The Southland's Other Winter Spectacle: Cavorting Cetaceans in Coastal Waters

Times Staff Writer

Thar she blows!

Finally. Whale-watching season officially began, as it always does, on the day after Christmas. But many of the leviathans chose to spend the holiday season at home, in and around the Bering Sea, feasting on amphipods.

Ice was slow to form over the region, delaying the 6,000-mile migration to Baja California, but the journey is underway and sightings locally are picking up. And not surprisingly, given the late start, some of the mother whales are traveling with calves.

On Saturday in Monterey, researchers counted four cow-calf pairs, a high number that far north. The American Cetacean Society's gray whale census project on the Palos Verdes Peninsula has counted six cow-calf pairs since it began monitoring activity Dec. 1.

"It can make them a lot more vulnerable" than if the births occurred in Baja California's tranquil lagoons, said project director Alisa Schulman-Janiger. "They have to stop 10 to 12 times a day to nurse, and in rough weather that can be an ordeal."

It would seem an ordeal regardless: Calves drink the equivalent of 200 glasses of milk a minute, feed in 30-second intervals as they come up for air and often change sides while mom tries to remain stationary with her tail arched upward.

In any event, these next few weeks should be lively off the Southland coast. Census project volunteers tallied 18 gray whales Saturday, their biggest day yet, and the season total through Monday was 98. Also spotted were common dolphins, Risso's dolphins, Pacific white-sided dolphins, harbor seals, California sea lions, two breeching humpback whales, a minke whale and a sperm whale.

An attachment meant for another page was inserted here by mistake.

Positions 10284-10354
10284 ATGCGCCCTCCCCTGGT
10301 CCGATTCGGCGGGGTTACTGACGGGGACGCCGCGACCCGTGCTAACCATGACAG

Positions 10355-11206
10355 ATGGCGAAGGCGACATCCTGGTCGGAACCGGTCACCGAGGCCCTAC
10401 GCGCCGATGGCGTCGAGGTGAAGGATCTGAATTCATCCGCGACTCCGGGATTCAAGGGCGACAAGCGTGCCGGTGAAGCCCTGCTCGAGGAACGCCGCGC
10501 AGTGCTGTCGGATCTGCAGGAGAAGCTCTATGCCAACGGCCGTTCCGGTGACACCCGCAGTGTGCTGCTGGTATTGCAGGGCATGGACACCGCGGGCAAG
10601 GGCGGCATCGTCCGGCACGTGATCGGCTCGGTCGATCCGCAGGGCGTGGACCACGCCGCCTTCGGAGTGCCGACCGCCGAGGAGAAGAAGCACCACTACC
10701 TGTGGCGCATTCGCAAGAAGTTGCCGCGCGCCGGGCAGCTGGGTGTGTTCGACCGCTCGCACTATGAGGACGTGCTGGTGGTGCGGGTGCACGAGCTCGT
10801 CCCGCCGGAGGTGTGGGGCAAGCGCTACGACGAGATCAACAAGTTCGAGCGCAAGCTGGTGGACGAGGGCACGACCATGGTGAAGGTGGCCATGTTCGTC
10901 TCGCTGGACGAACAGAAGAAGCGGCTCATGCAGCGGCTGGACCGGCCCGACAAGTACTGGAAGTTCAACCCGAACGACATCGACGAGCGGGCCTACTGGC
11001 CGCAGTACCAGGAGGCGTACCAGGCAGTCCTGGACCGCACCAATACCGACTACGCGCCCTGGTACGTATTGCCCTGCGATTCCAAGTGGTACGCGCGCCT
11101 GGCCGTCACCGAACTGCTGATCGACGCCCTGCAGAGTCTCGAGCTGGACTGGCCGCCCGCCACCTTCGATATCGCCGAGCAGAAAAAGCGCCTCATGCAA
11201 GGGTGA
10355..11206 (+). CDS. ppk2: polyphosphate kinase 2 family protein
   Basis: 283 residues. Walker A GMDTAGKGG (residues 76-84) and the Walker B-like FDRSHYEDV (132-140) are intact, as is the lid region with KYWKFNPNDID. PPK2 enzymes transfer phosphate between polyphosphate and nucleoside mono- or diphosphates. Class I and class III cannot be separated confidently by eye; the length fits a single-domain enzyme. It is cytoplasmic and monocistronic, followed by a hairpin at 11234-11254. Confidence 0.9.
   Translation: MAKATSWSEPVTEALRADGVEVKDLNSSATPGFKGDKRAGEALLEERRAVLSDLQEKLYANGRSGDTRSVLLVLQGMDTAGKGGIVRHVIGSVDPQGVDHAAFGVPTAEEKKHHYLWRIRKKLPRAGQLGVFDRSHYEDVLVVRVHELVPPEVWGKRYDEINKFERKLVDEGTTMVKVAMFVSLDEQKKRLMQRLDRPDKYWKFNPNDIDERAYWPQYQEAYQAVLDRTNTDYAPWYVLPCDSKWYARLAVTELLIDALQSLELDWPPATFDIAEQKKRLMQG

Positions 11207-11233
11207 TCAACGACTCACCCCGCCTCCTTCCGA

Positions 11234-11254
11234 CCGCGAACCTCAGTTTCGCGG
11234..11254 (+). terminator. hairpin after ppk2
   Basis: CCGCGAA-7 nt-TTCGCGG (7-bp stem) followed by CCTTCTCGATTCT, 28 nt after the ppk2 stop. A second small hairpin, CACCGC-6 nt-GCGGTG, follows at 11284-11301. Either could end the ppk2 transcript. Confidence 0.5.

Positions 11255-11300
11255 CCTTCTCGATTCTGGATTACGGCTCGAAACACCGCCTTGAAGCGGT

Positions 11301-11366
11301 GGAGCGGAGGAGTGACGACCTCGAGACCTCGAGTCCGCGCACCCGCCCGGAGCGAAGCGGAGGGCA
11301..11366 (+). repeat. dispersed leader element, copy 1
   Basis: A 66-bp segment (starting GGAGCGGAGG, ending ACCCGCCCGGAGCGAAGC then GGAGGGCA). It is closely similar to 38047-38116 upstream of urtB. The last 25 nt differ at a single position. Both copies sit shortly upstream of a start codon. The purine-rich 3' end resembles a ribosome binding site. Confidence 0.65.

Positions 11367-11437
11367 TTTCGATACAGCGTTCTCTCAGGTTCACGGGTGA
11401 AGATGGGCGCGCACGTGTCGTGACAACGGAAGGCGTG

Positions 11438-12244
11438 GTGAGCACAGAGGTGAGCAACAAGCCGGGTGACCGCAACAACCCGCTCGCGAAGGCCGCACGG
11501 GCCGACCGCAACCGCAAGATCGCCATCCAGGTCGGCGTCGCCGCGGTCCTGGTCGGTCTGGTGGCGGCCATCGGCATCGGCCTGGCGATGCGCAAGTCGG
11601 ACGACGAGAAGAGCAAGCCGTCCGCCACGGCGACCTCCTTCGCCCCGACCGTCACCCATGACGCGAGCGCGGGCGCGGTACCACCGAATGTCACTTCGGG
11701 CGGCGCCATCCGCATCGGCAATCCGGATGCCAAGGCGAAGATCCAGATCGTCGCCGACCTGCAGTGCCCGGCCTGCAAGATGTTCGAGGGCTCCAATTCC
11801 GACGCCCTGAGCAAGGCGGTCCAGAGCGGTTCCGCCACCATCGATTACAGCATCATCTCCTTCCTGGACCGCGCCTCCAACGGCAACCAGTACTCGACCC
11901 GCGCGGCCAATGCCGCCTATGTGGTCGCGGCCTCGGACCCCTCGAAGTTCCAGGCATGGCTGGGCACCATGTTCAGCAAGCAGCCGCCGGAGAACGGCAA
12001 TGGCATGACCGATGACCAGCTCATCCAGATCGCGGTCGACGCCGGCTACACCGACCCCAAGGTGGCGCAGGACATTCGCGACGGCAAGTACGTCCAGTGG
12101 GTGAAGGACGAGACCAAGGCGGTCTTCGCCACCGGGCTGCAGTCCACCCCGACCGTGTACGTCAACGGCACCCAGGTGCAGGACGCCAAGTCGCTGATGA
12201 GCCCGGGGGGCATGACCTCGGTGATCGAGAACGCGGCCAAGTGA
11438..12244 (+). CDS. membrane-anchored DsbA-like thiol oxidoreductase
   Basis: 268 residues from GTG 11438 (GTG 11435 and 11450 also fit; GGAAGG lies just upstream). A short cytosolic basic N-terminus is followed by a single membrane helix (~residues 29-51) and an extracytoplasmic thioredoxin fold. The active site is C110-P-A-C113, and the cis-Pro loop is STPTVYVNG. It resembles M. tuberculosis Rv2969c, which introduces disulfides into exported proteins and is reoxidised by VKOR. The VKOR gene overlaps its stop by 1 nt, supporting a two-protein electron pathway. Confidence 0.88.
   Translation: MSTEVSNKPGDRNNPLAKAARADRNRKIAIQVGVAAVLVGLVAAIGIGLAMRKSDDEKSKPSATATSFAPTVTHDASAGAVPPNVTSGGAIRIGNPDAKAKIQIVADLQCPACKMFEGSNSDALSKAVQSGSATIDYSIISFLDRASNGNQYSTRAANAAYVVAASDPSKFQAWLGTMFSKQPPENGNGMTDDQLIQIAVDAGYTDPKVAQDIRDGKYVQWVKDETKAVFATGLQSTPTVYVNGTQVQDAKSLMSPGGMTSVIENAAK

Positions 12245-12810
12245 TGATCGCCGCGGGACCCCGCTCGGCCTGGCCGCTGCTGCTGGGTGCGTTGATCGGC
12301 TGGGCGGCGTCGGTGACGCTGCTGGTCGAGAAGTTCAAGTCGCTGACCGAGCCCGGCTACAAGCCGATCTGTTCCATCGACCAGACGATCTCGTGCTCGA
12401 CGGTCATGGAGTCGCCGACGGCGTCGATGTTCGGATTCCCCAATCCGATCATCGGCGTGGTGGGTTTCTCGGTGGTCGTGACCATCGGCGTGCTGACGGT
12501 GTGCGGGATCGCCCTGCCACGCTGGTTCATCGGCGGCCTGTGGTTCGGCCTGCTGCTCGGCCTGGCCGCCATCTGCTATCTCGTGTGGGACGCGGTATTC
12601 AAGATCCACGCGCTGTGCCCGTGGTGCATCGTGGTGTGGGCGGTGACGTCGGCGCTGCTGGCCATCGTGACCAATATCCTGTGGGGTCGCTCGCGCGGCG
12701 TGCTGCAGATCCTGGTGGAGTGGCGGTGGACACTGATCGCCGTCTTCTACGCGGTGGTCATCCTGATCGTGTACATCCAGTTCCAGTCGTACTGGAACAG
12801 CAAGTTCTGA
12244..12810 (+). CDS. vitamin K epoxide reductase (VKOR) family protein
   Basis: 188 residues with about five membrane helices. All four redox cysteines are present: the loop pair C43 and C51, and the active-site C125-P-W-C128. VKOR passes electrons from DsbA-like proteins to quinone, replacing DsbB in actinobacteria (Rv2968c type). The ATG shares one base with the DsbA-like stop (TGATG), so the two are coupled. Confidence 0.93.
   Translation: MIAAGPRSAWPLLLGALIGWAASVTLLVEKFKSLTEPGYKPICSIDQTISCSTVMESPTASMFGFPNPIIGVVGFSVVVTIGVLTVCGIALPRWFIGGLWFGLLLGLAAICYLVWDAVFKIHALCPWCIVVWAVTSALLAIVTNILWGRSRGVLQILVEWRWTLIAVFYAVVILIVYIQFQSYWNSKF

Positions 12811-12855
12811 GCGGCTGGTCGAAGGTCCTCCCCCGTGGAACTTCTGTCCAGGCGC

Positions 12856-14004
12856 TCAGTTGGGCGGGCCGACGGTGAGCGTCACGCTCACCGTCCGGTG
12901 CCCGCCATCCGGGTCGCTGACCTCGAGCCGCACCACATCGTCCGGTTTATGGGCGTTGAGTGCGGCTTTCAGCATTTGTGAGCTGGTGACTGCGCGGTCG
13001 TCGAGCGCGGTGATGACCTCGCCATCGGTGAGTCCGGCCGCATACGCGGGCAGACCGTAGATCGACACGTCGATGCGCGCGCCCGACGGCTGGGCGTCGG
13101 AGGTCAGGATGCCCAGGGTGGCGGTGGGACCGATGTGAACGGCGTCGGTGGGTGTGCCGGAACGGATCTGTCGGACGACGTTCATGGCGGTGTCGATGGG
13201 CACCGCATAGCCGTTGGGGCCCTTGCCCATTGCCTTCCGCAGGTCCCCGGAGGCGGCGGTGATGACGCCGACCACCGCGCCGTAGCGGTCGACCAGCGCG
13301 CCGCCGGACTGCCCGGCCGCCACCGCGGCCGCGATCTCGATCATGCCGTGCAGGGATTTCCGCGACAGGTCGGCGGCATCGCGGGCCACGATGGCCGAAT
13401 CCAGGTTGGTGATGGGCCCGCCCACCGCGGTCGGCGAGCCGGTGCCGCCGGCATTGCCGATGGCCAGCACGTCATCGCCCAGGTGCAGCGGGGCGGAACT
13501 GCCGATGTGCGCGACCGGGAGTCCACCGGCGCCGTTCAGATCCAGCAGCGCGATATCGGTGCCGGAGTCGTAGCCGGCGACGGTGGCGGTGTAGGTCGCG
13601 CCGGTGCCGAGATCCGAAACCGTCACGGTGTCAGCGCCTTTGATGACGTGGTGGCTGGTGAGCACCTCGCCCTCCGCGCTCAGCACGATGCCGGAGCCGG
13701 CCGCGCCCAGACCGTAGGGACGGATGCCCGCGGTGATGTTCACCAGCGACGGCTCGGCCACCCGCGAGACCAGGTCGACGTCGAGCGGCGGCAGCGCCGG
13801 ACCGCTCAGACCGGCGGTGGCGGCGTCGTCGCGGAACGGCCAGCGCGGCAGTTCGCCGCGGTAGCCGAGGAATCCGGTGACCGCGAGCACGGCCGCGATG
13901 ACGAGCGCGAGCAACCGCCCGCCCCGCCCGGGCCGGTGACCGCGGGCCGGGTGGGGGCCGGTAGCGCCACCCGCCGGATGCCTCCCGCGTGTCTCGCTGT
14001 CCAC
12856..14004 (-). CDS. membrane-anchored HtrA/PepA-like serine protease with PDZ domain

Sightings of California gray whales should increase quickly now. Based on 20 years of data, the southbound migration peaks Jan. 18 in the Los Angeles area.

The northbound migration peaks March 13. Most of the whales sighted at that point are impregnated females or adult males, driven by hunger to get home as quickly as they can.

"Once the romance is done, they get more energy," Schulman-Janiger said. "The moms with calves come five or six weeks later. They stay in the lagoons to fatten their calves with blubber for the long migration north."

And with predatory killer whales lurking in the offshore canyons, especially near Monterey, that trip is no holiday.

Copyright © 2019, Los Angeles Times
EDITION: California | U.S. & World